A fully biological process has been taking place in my body for more than a decade now. It typically occurs monthly, but every now and then the “forces that be” within my body take PTO and the process is skipped one or two months. I am not in control of this process at all. If I was, I’d likely only initiate it every couple of months, if not only as needed once a year to make sure it still worked.
Yes, I am referring to my menstrual cycle. For many years, I truly felt my cycle just happened to me. My role in the process was that of an unwilling participant. So, overwhelmed by the various birth control pills and devices on the market today, and searching for a solution with less “warnings”, I came upon fertility awareness-based methods for birth control.
Phone apps related to fertility awareness and tracking your cycle have been on the market for years, but I never paid major attention to them until I began seeing headlines such as “New fertility awareness app promoted as replacement for the pill” and “Get pregnant…or don’t! Fertility apps help with both”.
Intrigued, I set out to become more aware of the history and methodology of the fertility awareness-based methods used in many of these trending apps.
What is Fertility Awareness?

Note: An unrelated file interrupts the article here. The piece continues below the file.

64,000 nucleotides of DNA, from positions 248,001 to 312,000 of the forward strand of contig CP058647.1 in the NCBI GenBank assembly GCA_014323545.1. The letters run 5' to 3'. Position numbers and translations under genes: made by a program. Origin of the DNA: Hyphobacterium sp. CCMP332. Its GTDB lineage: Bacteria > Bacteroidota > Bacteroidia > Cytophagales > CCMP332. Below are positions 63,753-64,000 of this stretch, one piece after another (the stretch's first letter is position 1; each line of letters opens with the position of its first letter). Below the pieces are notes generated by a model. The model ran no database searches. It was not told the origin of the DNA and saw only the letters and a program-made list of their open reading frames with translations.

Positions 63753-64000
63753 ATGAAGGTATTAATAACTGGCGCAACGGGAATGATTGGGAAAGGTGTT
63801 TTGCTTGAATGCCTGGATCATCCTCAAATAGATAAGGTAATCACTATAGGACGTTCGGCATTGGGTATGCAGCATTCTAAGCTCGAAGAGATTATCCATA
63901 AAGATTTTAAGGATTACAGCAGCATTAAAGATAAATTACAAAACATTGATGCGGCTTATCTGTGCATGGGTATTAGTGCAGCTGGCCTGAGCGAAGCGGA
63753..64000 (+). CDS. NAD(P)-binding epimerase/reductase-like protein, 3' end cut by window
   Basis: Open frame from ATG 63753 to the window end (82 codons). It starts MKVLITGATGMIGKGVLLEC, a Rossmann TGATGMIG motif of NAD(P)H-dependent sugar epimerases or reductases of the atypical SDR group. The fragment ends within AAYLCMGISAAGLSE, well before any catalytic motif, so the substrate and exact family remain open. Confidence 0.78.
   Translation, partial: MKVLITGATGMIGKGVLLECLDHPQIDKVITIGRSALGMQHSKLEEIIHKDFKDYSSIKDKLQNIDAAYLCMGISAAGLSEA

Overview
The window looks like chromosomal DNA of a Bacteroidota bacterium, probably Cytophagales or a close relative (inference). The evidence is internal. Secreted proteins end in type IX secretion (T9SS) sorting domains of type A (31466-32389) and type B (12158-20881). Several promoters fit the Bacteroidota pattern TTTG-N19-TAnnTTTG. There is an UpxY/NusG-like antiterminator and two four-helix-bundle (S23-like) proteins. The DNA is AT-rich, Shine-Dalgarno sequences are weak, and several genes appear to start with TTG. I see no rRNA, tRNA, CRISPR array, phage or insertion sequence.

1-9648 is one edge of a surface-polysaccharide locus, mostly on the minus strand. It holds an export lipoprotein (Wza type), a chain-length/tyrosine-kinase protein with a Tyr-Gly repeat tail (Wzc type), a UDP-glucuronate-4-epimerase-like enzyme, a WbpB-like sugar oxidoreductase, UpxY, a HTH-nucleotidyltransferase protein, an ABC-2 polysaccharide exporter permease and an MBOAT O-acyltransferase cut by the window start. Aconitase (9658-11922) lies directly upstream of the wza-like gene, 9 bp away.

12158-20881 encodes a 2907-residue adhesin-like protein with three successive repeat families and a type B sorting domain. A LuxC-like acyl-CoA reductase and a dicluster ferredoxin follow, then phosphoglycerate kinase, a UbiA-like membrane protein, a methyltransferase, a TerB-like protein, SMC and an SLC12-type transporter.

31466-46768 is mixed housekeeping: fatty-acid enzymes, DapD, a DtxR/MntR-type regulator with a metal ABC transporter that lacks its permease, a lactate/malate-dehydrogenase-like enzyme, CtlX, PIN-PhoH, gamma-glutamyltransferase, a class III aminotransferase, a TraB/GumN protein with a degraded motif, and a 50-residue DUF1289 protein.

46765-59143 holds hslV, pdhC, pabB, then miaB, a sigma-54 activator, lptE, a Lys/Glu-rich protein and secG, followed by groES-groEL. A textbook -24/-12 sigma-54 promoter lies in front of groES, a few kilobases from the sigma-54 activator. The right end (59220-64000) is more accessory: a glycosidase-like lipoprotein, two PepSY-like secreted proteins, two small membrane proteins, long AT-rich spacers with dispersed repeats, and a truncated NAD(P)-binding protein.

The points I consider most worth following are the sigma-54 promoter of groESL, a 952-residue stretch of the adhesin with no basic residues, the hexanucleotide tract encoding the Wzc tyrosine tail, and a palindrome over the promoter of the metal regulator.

Fertility Awareness is a term used to describe methods that allow women to track and predict fertile periods during their cycle to determine when they are most likely to get pregnant — or not. These methods, also referred to as natural family planning or rhythm method, employ techniques ranging from maintaining a calendar of menstruating days to monitoring changes in body temperature and cervical mucus. None of the methods involve pills and the only device used across all methods is a thermometer to track body temperature.
In an article by the American Pregnancy Association, the objective of fertility awareness is “to become familiar with your menstrual cycle and to begin charting your fertility pattern”. The benefits and versatility of fertility awareness have increasingly compelled more and more women to try more natural family planning:
- Effective birth control when used correctly (about 90% rate of effectiveness)
- No cost to maintain
- No harmful side effects
- Functional for both those trying to conceive and those seeking to prevent pregnancy
There are some notable downsides to fertility awareness-based methods as well:
- Requires a period of abstinence or the use of a contraceptive